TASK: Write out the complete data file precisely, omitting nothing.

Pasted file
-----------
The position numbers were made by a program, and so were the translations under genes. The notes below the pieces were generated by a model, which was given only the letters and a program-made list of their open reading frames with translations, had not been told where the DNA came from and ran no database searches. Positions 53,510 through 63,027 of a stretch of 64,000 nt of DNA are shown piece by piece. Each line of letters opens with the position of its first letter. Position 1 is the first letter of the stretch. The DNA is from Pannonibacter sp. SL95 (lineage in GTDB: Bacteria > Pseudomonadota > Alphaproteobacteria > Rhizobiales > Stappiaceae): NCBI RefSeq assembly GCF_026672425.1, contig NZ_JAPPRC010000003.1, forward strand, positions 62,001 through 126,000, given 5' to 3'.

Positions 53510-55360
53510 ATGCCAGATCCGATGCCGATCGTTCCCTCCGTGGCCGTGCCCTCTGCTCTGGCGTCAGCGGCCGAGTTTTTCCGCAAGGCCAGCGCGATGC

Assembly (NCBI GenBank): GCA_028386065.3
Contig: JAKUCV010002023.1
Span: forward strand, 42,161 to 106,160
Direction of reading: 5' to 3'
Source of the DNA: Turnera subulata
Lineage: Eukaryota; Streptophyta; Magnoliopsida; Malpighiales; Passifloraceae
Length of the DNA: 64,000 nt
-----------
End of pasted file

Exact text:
The position numbers were made by a program, and so were the translations under genes. The notes below the pieces were generated by a model, which was given only the letters and a program-made list of their open reading frames with translations, had not been told where the DNA came from and ran no database searches. Positions 53,510 through 63,027 of a stretch of 64,000 nt of DNA are shown piece by piece. Each line of letters opens with the position of its first letter. Position 1 is the first letter of the stretch. The DNA is from Pannonibacter sp. SL95 (lineage in GTDB: Bacteria > Pseudomonadota > Alphaproteobacteria > Rhizobiales > Stappiaceae): NCBI RefSeq assembly GCF_026672425.1, contig NZ_JAPPRC010000003.1, forward strand, positions 62,001 through 126,000, given 5' to 3'.

Positions 53510-55360
53510 ATGCCAGATCCGATGCCGATCGTTCCCTCCGTGGCCGTGCCCTCTGCTCTGGCGTCAGCGGCCGAGTTTTTCCGCAAGGCCAGCGCGATGC

Assembly (NCBI GenBank): GCA_028386065.3
Contig: JAKUCV010002023.1
Span: forward strand, 42,161 to 106,160
Direction of reading: 5' to 3'
Source of the DNA: Turnera subulata
Lineage: Eukaryota; Streptophyta; Magnoliopsida; Malpighiales; Passifloraceae
Length of the DNA: 64,000 nt